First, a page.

Get real. Go check on what part of the CIA mission is…

Adam Gates December 6, 2007 3:17 AM

“I doubt if the chinese government is behind this directly.”

The government in China does not work like western governments. It is very decentralized with independent enities. For example, the army owns businesses which pay for the army. These businesses are independent of the central government and its control.

Result? You could have different parts of the Chinese government independently attacking your computer network.

David December 6, 2007 11:04 AM


“Why would anyone leave SSH running on port 22? Why wouldn’t they run it on a different port, say, one above 1024?”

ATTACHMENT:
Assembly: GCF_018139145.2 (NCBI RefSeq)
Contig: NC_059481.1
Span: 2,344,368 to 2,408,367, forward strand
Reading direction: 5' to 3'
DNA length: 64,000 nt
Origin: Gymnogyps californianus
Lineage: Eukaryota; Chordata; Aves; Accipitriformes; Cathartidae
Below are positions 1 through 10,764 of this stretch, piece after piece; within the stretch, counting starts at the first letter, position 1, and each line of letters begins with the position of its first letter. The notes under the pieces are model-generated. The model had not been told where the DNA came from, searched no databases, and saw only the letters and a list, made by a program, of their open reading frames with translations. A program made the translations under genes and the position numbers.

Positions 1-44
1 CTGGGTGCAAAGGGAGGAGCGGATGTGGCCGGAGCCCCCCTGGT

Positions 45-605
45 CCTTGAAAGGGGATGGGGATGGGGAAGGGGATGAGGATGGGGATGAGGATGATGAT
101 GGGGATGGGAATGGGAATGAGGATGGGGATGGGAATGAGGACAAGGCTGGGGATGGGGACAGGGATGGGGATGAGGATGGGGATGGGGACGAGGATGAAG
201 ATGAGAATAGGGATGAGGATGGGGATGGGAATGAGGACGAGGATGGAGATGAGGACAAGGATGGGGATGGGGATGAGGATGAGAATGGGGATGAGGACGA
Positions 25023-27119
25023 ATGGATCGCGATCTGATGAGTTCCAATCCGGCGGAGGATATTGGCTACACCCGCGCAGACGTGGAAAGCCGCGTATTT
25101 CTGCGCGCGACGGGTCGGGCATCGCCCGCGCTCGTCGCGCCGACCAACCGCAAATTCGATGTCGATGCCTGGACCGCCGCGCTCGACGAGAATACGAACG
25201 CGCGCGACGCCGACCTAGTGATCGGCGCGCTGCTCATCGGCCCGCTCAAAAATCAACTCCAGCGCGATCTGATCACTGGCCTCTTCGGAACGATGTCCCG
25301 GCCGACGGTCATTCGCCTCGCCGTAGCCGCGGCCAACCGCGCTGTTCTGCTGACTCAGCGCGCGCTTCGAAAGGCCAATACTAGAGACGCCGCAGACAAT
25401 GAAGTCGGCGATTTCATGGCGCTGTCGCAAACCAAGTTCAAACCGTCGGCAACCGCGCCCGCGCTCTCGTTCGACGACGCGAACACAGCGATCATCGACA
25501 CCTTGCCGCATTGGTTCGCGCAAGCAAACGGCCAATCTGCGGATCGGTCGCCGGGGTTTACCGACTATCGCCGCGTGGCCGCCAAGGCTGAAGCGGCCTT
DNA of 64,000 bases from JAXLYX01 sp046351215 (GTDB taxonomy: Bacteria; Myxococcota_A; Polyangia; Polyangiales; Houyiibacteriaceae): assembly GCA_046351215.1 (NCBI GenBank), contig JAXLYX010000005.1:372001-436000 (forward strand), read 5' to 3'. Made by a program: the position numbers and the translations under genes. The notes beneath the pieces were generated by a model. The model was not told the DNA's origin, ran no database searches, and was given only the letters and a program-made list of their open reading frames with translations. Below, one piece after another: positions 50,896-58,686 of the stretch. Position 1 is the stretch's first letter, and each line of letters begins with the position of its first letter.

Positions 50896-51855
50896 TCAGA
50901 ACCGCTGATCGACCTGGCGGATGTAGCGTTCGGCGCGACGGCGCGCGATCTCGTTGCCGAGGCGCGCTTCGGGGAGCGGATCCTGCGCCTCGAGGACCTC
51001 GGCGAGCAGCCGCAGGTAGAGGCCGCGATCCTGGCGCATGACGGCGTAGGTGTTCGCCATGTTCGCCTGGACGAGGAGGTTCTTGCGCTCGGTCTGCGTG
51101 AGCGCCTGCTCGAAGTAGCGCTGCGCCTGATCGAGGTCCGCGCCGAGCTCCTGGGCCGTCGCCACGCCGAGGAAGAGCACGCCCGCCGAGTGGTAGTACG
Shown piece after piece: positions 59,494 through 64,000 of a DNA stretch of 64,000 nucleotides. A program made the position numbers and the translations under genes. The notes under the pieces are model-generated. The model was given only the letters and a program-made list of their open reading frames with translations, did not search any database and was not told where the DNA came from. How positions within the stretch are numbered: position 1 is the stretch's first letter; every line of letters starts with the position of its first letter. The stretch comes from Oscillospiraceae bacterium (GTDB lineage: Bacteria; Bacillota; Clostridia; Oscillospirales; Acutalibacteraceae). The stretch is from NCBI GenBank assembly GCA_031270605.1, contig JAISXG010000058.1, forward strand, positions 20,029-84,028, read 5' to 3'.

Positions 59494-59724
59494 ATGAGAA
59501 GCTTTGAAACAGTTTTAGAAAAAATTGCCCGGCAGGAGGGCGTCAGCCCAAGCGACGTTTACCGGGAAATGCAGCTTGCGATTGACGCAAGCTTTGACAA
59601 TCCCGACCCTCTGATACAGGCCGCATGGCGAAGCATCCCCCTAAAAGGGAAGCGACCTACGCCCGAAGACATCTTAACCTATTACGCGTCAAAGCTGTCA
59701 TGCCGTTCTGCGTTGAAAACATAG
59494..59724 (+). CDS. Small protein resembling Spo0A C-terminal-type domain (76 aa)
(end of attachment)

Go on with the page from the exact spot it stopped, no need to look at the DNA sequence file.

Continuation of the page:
I hope the suggestion isn’t that SSH is more secure if you pick another port number. Isn’t that just security through obscurity, and considering the fact that port scanning is all automated, it wouldn’t take long to find your SSH server port number as it does need to respond in a well defined way in order to work.

Samh December 6, 2007 6:08 PM

@ David

It is merely obscuring the port number, and does not provide any additional security, but it cuts down on the number of mindless bruteforce attempts.

UNTER December 7, 2007 4:11 PM

Ahh, so the Chinese are focusing on low-cost solutions to political and economic intelligence, while the US and the EU use the high cost full surveillance mode?

Anyone who doubts that the NSA data isn’t being passed on to high level employees of major corporation is seriously deluded. Wasn’t it a decade or so ago that the US was accused of passing on Airbus info to Boeing from Echolon? Do people imagine that the US leadership is stupider or less self-interested than the Chinese leadership?

It’s the governments job to help our major economic players. Spying is your patriotic duty!